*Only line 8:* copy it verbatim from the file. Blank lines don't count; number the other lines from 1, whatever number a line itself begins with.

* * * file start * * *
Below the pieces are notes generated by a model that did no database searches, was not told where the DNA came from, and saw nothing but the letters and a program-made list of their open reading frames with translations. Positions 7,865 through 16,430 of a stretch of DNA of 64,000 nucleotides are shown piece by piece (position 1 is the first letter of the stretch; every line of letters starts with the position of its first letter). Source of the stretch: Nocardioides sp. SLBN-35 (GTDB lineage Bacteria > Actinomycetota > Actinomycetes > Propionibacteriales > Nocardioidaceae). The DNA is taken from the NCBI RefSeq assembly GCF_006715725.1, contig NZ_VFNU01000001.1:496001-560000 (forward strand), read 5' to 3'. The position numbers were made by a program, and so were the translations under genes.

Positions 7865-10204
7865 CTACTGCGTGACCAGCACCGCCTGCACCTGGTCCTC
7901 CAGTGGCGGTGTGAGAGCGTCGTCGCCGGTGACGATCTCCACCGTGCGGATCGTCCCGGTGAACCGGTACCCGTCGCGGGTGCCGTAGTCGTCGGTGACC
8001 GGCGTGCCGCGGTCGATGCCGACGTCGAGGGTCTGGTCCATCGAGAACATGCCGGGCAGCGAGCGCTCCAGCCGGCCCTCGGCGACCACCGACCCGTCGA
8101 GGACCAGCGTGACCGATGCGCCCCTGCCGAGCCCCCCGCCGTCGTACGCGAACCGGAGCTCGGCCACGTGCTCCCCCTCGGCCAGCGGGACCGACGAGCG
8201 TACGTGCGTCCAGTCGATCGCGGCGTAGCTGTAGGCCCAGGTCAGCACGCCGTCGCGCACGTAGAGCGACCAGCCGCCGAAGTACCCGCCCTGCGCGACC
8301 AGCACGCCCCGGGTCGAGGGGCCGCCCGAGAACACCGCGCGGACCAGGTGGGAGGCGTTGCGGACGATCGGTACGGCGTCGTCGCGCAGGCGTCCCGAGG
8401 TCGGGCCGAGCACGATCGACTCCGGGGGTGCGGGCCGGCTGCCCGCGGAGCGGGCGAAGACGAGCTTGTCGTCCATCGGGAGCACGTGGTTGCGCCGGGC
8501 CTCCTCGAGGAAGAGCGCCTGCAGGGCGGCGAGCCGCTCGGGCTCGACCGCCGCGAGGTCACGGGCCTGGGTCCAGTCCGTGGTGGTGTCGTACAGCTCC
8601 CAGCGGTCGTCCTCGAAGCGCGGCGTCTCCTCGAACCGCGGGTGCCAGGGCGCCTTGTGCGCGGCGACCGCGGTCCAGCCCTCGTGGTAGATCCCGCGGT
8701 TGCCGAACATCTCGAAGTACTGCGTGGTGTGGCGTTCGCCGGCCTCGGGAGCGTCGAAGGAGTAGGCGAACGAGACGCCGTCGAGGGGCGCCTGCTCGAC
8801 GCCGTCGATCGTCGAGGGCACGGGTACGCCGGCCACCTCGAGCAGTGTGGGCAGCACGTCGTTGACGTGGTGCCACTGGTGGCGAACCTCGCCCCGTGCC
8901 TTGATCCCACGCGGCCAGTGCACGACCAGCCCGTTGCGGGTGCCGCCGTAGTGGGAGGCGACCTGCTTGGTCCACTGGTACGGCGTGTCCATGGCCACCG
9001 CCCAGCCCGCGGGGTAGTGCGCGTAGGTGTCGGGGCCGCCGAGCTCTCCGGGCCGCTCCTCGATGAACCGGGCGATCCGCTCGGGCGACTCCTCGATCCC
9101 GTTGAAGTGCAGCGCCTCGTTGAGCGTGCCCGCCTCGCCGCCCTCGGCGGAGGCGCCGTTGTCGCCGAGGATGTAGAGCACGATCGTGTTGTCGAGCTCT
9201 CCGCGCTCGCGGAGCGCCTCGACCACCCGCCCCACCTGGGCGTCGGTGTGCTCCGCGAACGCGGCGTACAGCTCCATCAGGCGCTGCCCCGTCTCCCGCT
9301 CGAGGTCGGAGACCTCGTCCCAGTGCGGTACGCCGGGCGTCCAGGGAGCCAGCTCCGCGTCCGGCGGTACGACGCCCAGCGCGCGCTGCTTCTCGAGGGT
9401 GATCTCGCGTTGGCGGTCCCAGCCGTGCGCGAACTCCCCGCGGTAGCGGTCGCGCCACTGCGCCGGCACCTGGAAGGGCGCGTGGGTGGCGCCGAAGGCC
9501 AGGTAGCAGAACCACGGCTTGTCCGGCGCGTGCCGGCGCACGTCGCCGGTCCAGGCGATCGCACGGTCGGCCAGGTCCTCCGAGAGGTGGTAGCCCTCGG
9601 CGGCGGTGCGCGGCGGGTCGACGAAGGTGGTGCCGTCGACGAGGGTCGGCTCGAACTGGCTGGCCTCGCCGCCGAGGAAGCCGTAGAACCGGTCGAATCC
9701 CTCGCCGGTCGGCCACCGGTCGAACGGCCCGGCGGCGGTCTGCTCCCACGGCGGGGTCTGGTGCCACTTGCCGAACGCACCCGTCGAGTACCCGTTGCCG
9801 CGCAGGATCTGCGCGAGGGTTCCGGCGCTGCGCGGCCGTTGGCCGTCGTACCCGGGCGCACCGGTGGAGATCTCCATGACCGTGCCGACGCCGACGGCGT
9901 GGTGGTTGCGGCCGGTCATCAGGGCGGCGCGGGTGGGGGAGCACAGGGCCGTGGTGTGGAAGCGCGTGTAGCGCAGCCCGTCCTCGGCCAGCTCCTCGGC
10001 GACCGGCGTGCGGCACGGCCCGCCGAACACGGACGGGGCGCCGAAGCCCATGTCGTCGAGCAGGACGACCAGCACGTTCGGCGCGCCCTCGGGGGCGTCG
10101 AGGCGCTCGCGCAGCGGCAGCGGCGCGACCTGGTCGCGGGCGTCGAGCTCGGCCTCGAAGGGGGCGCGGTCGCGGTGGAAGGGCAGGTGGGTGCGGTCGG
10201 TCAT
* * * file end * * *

8301 AGCACGCCCCGGGTCGAGGGGCCGCCCGAGAACACCGCGCGGACCAGGTGGGAGGCGTTGCGGACGATCGGTACGGCGTCGTCGCGCAGGCGTCCCGAGG